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Last Updated: Thursday, 16 August 2007, 09:58 GMT 10:58 UK
Control zones around farms lifted
Goats at Chessington World of Adventures
Chessington World of Adventures is home to Chessington zoo
Two temporary control zones imposed in Kent and Surrey after foot-and-mouth scares have been lifted.

Tests on cattle at a farm in Romney Marsh, Kent, have conclusively shown the animals do not have foot-and-mouth.

Defra said initial tests on animals at Chessington World of Adventures in Surrey had also proved negative.

A south Wales meat plant was given the all-clear after a sheep that was giving cause for concern was assessed by vets, the Welsh Assembly said.

Foot-and-mouth has been confirmed at two farms in a 10km (6.2 mile) surveillance zone in Surrey, and two further farms in the county have been found clear of the disease.

Direct contact, from animal-to-animal
Fluid from an infected animal's blister; saliva, milk or dung also pass on the disease
Animals eating infected feed
Virus can be spread by people or vehicles, if not disinfected
Airborne spread of disease also possible
Animals can begin spreading virus before visible signs of disease emerge
Source: Defra

Three cattle at Honeychild Manor Farm in the village of St Mary in the Marsh, Romney Marsh, were tested after "an inconclusive assessment of clinical symptoms" of the disease in the first suspected case outside Surrey.

Farmer Steven Furnival, who runs the farm of 300 dairy cows in Kent, said he had noticed some calves with unusual lesions on the muzzles of their mouths.

Chessington World of Adventures, which incorporates Chessington Zoo, said it had called in vets and alerted the Department for Environment, Food and Rural Affairs (Defra) following concerns over one of its sheep.

Calves at farm in Romney Marsh, Kent
Cattle were suspected of the disease in Romney Marsh, Kent

A spokeswoman said: "As a precautionary measure and because of the high state of alert currently in place due to the recent cases of foot-and-mouth disease, it was decided to immediately check all our cloven hoof stock for any signs of disease and do necessary tests."

The Children's Zoo and Creature Features attractions are closed to the public, but the rest of the park and zoo remain open.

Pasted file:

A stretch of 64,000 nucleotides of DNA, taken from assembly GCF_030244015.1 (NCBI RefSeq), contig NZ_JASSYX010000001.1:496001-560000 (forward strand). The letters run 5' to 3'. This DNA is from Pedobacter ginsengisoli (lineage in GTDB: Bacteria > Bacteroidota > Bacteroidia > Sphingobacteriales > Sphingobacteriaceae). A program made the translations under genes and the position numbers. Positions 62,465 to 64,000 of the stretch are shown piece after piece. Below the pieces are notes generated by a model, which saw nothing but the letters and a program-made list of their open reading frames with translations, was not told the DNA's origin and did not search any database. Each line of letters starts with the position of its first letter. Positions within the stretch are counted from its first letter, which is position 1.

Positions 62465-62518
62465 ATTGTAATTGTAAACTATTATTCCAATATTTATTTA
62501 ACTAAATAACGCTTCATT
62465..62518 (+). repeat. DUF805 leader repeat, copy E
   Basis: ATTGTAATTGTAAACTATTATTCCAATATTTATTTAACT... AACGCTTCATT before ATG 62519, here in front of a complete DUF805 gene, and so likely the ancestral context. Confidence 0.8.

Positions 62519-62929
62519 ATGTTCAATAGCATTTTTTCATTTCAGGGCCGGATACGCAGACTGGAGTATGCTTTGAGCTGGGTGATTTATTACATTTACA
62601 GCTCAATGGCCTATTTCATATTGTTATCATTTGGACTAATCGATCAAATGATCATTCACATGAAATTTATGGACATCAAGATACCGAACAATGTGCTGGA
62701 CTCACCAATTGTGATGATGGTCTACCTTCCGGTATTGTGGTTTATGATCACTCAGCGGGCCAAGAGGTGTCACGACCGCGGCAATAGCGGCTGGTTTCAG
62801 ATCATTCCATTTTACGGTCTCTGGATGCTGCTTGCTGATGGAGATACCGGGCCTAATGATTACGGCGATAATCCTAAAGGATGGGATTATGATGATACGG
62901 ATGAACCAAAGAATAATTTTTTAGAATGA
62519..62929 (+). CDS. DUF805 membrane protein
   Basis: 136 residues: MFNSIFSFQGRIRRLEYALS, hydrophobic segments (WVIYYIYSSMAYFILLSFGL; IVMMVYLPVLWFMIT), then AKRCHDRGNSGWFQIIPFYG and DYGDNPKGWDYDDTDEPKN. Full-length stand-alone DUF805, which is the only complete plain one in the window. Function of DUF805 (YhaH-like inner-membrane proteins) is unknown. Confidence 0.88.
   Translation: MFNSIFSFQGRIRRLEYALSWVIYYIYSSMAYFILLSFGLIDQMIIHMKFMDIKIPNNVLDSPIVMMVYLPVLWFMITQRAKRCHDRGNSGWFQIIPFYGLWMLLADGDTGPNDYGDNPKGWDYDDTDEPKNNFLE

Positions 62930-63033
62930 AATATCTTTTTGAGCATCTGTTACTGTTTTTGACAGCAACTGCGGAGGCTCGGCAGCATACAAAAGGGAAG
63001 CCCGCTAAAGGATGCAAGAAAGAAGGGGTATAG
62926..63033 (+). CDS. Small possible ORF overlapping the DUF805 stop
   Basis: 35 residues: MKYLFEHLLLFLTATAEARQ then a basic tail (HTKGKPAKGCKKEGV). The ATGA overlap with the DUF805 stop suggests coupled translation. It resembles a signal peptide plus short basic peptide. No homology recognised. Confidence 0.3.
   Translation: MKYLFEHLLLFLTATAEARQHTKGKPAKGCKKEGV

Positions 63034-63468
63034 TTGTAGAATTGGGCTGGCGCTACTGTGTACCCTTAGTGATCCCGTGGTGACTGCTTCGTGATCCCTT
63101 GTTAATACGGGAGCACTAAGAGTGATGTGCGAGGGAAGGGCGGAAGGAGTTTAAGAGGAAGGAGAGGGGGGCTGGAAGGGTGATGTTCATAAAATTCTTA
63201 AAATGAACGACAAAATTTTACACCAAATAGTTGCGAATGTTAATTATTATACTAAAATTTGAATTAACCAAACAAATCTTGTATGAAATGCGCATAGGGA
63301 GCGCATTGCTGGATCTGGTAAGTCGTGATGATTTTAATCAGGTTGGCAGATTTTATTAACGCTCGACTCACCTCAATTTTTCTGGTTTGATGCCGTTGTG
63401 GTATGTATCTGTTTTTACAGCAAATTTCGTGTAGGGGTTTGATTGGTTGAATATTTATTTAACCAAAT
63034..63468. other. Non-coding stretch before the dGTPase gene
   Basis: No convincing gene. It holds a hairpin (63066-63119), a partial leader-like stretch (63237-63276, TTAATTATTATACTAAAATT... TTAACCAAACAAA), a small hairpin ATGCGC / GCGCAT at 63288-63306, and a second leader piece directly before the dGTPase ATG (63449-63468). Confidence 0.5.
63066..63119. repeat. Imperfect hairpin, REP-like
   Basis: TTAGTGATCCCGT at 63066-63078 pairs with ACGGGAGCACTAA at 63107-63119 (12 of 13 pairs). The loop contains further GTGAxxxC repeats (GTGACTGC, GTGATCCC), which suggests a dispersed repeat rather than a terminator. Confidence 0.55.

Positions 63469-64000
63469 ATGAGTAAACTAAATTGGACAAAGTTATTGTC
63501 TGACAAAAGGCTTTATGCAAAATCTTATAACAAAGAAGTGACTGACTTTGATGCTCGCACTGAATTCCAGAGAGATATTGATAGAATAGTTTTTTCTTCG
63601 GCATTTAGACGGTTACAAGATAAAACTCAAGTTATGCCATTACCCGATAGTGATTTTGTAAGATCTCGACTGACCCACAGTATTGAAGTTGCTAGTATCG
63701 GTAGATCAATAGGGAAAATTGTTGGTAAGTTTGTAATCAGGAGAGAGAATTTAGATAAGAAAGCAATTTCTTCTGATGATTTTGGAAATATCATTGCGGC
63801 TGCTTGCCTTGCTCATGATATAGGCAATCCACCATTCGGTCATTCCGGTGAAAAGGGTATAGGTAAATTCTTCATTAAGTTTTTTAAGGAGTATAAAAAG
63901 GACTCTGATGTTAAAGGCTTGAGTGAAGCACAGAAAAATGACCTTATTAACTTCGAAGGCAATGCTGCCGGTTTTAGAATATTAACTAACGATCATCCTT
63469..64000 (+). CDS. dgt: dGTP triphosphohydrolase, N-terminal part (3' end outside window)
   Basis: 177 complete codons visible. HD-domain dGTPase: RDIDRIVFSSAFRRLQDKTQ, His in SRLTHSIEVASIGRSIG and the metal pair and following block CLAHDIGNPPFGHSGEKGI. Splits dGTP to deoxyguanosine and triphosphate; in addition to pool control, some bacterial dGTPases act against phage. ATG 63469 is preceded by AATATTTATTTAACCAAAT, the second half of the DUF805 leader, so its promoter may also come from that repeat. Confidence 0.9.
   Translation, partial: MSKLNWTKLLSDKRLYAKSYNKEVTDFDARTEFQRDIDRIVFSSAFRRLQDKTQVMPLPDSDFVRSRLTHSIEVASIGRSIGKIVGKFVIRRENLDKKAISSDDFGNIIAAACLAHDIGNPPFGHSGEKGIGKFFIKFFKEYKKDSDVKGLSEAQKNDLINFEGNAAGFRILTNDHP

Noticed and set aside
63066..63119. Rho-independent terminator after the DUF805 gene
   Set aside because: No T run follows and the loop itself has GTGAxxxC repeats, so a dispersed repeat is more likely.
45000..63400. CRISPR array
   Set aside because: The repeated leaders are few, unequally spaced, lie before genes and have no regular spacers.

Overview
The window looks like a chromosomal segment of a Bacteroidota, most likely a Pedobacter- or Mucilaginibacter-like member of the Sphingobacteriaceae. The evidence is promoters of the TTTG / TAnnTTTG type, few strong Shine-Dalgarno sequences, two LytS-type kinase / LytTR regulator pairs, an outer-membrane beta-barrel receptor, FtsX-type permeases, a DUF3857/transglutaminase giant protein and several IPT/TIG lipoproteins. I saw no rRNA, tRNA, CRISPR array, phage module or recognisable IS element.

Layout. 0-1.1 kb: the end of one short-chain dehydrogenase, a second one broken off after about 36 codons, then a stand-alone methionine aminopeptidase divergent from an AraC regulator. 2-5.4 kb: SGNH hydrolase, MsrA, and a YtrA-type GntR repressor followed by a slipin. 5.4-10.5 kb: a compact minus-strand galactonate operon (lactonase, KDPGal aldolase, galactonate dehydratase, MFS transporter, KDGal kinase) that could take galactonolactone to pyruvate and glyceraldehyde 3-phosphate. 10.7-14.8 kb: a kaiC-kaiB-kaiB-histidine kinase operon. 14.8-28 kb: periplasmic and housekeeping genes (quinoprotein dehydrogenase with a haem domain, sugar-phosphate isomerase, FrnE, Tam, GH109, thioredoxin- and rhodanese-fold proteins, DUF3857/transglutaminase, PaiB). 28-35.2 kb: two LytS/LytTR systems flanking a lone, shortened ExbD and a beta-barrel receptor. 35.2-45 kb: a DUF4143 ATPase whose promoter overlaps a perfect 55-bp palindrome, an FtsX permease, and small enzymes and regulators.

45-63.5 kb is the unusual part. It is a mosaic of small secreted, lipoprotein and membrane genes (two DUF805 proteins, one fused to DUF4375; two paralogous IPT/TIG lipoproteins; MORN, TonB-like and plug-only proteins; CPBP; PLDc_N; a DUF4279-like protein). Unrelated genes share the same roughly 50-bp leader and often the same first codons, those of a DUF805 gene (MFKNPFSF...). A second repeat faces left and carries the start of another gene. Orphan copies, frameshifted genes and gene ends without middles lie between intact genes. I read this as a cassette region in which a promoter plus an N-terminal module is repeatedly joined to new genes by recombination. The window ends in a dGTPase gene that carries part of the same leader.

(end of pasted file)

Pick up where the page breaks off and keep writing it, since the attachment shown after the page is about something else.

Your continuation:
Meanwhile, a sheep was assessed at the St Merryn meat plant in Merthyr Tydfil.

A Welsh Assembly government spokesperson said: "When anyone reports suspected disease, Animal Health vets will visit to make an assessment.

3 Aug: Cattle at Woolford Farm, near Guildford, Surrey, test positive
4 Aug: A 3km protection zone is extended to nearby Pirbright labs site after the virus is linked to animal vaccine
5 Aug: A second outbreak is confirmed at Woolford Farm
7 Aug: Disease confirmed in cattle at a second farm within a 3km protection zone
10 Aug: Animals culled at Hunts Hill Farm within a 10km surveillance zone do not have the disease
11 Aug: Tests from a fourth farm at Wotton, near Dorking, Surrey, come back negative
15 Aug: Tests at a farm in Romney Marsh, Kent, show cattle do not have the disease
15 Aug: Initial results from Chessington World of Adventures, Surrey, prove negative

"This has happened before, and this is what happened at St Merryn's in Merthyr."

Foot-and-mouth was confirmed in a herd of cattle at Woolford Farm in Surrey on 3 August. A second case, at a farm nearby, was confirmed on 7 August.

Tests on a third suspected case within the surveillance zone, where cattle were culled, proved negative, as did those on a fourth possible case outside the zone also in Surrey.

The government is awaiting the results of independent tests on soil taken from the original outbreak site at the Pirbright laboratories.

A review of biosecurity arrangements at Pirbright, led by Professor Brian Spratt of Imperial College London, is also awaited.

Some restrictions on movement of livestock - such as sending animals to market - are still banned in England.

Map of possible new foot-and-mouth cases in Surrey and Kent

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